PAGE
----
David Wenngren (aka Library Tapes) is no slouch when it comes to releases, the Swedish chap has amassed so many recordings it’s hard to keep track, but this particular album is a little different. That’s probably down to the involvement of Canadian Christopher Bissonnette, who released the gorgeous and understated ‘In Between Words’ on Kranky a while back. The restrained and elegant ambience of that underrated album translates perfectly to this collaboration as Bissonnette reforms Wenngren’s dusty sounds into elongated, gaseous drones. In a world where the mention of the word ‘drone’ seems to conjure up dark, gloomy worlds and miserable boys in black hoodies, there is something refreshingly elegiac about ‘The Meridians of Longitude and Parallels of Latitude’. While the sounds might be obscured, the emotions are worn on the musician’s sleeves, and illuminated with bright, rippling daylight. As the cover might suggest this is music for bright, autumnal landscapes; and what better time to listen than right now.
How long does a moment last? Well, it depends. On the speed at which you’re moving, for example. It is said that a particle in a particle accelerator, as it approaches the speed of light, experiences a corresponding slowing down of time. At such a momentum, a single second lasts the equivalent of many years lived at a more sedentary pace. This effect is called time dilation, and is one of many described by Einstein’s famous equation e = mc2.
Each of the five tracks in this first collaboration between David Wenngren and Christopher Bissonnette can be heard as a single discrete moment – a single loop around a particle accelerator, or around the earth. The shortest track is more than seven and a half minutes long, yet they each give the impression of the unfurling of a single sound or sonic texture, whether this be a lush, lulling murmur (as in album opener A Deceptive and Distant Howl) or a thunderous surge (Their Hunted Expression). Moments you could crawl into, or get lost in; the thoughts of a particle as it drifts at almost the speed of light. The focus on a single oscillating drone, with the occasional subtle scattering of more percussive or fleeting sounds, produces a hold or stretching out of time that is perhaps similar to other temporal distortions such as the time of cinema, or of intense encounters with natural phenomena.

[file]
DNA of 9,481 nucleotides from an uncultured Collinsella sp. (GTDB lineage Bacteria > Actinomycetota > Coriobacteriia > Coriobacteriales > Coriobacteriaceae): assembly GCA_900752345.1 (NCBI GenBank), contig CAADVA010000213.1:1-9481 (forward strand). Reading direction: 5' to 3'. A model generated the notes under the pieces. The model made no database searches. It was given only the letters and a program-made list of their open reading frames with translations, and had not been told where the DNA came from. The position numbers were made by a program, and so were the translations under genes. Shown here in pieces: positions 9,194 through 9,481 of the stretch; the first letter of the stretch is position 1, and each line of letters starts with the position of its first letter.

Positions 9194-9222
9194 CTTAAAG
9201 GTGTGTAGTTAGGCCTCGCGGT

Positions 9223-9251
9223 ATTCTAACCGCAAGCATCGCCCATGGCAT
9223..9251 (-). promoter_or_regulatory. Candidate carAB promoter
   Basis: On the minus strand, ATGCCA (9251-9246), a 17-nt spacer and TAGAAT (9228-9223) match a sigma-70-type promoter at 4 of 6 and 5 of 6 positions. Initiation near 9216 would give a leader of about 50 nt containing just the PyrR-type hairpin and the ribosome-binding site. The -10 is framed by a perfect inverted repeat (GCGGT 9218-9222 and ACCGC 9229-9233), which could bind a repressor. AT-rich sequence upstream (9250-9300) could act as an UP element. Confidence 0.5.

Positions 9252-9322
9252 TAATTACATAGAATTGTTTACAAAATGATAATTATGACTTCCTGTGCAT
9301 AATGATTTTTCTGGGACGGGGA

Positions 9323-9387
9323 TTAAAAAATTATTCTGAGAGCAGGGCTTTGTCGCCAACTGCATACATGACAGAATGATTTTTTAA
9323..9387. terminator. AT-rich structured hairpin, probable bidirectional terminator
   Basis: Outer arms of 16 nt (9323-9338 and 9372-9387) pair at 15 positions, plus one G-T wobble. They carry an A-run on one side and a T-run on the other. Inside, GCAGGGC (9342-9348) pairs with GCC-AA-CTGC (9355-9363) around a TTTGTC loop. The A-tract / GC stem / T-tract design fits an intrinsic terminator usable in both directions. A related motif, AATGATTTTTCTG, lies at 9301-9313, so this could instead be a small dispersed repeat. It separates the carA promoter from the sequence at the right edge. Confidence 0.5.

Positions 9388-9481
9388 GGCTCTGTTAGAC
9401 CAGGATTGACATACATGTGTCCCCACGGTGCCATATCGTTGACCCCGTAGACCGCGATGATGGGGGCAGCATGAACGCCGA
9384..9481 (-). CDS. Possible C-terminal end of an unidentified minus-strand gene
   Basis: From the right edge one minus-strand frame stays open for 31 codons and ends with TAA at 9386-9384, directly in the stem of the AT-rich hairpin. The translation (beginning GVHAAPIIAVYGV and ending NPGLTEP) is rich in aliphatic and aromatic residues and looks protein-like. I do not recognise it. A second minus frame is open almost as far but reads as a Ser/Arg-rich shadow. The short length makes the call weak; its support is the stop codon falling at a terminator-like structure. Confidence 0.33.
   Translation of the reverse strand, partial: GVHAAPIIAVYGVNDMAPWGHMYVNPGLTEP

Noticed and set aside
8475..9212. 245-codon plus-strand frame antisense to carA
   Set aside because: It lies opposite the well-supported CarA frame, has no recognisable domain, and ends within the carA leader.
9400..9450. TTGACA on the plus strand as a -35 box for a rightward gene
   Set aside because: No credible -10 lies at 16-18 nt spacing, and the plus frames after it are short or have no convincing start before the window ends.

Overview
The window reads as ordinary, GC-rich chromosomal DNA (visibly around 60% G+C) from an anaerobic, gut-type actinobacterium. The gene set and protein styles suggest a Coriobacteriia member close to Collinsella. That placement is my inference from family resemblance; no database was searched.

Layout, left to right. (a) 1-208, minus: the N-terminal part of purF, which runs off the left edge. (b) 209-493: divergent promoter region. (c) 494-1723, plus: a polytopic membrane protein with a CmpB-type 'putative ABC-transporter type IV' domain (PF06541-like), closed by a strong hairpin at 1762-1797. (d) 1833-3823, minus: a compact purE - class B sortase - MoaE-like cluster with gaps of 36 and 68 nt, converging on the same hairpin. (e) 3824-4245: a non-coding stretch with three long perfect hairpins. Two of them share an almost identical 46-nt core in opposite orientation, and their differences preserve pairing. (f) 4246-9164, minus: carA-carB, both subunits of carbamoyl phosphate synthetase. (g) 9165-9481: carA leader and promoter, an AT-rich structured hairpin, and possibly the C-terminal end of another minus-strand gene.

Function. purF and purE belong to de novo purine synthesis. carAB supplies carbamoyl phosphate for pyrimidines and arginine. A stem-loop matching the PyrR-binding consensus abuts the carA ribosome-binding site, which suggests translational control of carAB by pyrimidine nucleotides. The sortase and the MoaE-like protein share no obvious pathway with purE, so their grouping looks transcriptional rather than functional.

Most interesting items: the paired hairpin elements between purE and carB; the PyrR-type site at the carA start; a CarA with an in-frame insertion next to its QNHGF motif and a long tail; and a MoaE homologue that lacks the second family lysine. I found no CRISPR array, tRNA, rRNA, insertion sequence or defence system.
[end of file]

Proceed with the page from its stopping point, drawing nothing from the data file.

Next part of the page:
Wenngren’s previous work under the Library Tapes and Murralin Lane monikors will be familiar to many, and Bissonnette’s recent album ‘In Between Words’ was released on the Kranky label to much acclaim. On a superficial level “The Meridians of Longitude and Parallels of Latitude” perhaps has more in common with Bissonnette’s aural environments than with the acoustic instrumentation of Library Tapes, but a closer inspection reveals considerations of form and immersive atmosphere that are hallmarks of Wenngren’s approach. The album is released on Home Normal on 28th October, and is rich with the warmth and tactility one has come to expect from the label (and from the mastering talents of Taylor Deupree). Whether a moment is measured in years, miles, or metres per second is ultimately beside the point: with “The Meridians of Longitude and Parallels of Latitude” it is enough just to be in it.
– Nathan Thomas for Fluid Radio
01 A Deceptive and Distant Howl
02 A Wild Tonic In The Rain
03 In His Ghostly Heart
04 Burn Like A Meteor And Leave No Dust
05 Their Hunted Expression
Release Description from Home Normal:
Whilst most of you will know of our love for David Wenngren (of Library Tapes fame, of course), Christopher Bissonnette’s ‘In Between Words’ release on Kranky has long been a personal favourite around these parts. So when I heard about their collaboration I almost fell over myself with excitement. The result is the beautiful and noisily freckled masterpiece ‘The Meridians of Longitude and Parallels of Latitude’, mastered by the lovely Taylor Deupree. In many ways the record is a perfect hybrid of their sound, almost the truest of collaborations if you will. It is also a true Home Normal release, fitting of our original intentions for release of works. It is of a drone-like nature, yet at once melodic, intense and possessing a naturally organic graininess and warmth we so love. The cover art is a perfect match for the sound: beautiful, serene, yet freckled and blurred like a frosty window pane. The music is that of a dream, a dusty memory of something beautiful, retaining its alluring being in that which is hidden, seen but not fully recognisable. The good thing about this dream, this memory however, is that we simply have to press the ‘play’ button again when it is over.